RICHMOND, Va. (WRIC) — This might spook you more than Halloween. There are some new frightening figures out about of the costs of COVID-19 hospital care. A new study has found the average cost is around $40,000 and for some senior patients it can be even higher.
Fair Health, an independent non-profit that works to bring transparency to health care, took a look at private health care claims for patients hospitalized with coronavirus around the nation. The non-profit found the median charge amount for hospitalization of a COVID-19 patient ranged from $34,662 for the 23-30 age group to $45,683 for the 51-60 age group.
Fair Health also found costs varied by region. For someone over the age of 70 hospitalized in the West, the costs could top $90,000.
“Thankfully, Congress did put safeguards in place for patients that are receiving COVID treatment or care,” said Clare Krusing with The Coalition Against Surprise Medical Billing. Krusing is talking about a provider relief fund set up by Congress to help hospitals and doctors.
In addition, most insurance companies promised to cover coronavirus hospital stays in full, even out-of-network costs. Yet, Krusing says some patients rushed in for COVID-19 and who needed additional care for underlying conditions are getting a rude awakening in the mail.
“Often times that’s when surprise bills can happen,” she explained.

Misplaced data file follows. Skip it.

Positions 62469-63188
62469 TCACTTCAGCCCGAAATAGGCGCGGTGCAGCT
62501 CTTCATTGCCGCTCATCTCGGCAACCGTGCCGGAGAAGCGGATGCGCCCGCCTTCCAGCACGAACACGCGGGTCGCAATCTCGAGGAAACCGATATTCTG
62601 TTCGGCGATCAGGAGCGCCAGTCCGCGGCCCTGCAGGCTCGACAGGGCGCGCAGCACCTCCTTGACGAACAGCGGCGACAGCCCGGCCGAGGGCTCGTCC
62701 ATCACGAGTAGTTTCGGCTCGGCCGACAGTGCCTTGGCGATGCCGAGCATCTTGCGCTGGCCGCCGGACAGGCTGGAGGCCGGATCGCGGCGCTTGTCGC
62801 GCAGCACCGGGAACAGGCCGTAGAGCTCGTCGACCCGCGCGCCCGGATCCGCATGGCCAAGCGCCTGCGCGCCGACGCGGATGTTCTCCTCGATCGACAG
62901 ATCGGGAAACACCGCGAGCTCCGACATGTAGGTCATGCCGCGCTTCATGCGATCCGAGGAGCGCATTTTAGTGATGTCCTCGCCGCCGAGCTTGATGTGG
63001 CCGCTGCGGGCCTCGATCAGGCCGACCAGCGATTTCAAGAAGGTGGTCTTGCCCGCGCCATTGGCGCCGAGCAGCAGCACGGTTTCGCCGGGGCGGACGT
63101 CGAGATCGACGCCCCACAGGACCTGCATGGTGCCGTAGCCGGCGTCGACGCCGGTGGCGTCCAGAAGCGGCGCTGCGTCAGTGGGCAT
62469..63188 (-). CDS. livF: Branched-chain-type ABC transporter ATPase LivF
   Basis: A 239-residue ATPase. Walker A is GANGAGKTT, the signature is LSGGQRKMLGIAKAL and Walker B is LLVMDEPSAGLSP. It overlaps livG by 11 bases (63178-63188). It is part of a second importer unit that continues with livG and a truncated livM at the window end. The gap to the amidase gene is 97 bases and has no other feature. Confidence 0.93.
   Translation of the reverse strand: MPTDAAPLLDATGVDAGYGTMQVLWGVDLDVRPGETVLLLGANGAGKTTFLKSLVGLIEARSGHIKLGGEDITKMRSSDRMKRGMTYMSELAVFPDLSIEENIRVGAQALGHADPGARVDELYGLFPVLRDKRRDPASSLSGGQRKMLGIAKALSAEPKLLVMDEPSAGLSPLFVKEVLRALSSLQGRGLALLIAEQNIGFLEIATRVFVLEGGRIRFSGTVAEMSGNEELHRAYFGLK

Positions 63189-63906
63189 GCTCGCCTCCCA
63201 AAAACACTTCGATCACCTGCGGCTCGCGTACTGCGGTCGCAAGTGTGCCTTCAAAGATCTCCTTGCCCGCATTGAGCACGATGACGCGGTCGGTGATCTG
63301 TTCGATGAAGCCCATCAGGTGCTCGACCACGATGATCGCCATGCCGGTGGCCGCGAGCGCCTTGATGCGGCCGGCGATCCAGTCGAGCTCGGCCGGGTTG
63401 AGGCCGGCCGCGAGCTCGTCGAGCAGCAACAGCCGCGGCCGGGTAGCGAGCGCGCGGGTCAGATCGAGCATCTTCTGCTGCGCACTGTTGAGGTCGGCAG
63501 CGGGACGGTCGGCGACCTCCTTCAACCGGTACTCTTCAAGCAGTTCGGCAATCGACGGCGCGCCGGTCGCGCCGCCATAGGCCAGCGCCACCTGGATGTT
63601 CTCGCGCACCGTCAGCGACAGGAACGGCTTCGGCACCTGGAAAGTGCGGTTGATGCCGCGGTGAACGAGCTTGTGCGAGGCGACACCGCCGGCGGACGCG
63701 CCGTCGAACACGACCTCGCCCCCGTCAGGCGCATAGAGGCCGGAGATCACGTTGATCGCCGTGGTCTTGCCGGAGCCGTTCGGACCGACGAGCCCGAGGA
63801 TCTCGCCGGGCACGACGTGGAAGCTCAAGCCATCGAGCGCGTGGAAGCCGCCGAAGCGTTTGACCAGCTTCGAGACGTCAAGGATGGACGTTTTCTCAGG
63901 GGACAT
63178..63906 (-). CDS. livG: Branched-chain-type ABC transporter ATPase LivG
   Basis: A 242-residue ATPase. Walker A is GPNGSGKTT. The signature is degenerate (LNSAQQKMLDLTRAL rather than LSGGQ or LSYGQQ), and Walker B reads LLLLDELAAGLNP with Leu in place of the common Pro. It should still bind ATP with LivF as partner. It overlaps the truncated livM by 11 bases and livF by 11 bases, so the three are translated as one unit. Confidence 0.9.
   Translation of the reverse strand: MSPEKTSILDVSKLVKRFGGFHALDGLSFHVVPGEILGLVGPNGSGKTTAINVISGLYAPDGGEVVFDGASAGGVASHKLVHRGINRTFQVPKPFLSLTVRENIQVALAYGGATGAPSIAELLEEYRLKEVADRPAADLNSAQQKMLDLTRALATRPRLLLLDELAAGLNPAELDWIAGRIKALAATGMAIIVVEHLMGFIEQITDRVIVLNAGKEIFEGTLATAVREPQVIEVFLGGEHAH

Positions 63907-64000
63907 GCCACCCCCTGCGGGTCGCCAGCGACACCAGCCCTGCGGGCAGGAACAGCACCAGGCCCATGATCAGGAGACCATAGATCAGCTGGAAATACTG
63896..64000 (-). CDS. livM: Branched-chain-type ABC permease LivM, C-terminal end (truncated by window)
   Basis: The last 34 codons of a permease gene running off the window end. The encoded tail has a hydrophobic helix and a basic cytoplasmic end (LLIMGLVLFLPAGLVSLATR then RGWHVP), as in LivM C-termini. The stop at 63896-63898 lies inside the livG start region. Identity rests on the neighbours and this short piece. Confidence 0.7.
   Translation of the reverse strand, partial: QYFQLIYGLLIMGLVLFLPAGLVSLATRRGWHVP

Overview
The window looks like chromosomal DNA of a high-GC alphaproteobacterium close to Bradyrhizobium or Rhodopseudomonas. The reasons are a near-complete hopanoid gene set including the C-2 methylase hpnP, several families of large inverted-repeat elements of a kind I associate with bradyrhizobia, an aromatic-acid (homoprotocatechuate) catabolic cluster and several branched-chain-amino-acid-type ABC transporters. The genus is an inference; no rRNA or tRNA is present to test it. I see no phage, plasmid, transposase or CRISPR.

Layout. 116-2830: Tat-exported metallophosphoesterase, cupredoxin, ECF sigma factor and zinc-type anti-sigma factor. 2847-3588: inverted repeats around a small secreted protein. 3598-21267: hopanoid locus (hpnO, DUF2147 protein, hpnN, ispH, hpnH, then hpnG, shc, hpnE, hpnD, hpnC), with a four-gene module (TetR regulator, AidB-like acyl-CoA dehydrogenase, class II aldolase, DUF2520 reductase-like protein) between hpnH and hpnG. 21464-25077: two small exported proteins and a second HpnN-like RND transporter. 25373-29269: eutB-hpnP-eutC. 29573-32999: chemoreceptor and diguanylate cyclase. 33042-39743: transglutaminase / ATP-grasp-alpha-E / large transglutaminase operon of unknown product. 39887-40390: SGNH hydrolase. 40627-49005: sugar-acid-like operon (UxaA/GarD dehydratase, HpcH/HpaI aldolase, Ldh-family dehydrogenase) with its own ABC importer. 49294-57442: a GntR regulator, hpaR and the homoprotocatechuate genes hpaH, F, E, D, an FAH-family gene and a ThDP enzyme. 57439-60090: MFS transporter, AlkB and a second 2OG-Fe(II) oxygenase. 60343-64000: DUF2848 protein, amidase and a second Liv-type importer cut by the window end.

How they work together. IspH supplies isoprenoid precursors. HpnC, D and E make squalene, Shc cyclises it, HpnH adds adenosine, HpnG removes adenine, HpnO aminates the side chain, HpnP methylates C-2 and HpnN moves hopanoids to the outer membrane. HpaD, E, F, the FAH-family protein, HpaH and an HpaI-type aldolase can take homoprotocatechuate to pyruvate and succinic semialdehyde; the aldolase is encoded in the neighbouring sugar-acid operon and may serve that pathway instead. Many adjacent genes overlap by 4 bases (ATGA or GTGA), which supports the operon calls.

Plus there’s been some gaps in those promised to cover out-of-network costs that are leaving patients saddled with debt. “In many cases we are talking hundreds of thousands of dollars,” said Krusing. Some out of network specialists like anesthesiologists and medical labs didn’t get any help from Congress and now patients are getting hit with surprise bills.
“Those anesthesiologists are one of the specialist that often times do operate out outside of the insurance networks,” Krusing said.
Krusing suggests if you get hit with an outrageous bill to try and negotiate with all involved. She also advises you to know your rights to appeal. “Most Americans right now can’t afford a $400 surprise bill,” said Krusing.
“The Coalition Against Surprise Medical Billing has more suggestions and questions to ask, if you can, ahead of a surgery or medical procedure. You can find that on their website.
There was a bipartisan bill in Congress to put an end to surprise medical bills, ironically it got postponed just before the pandemic struck. Krusing believes legislation is key. Her group is hopeful Congress can pass the Stop Surprise Medical Bill Act this year.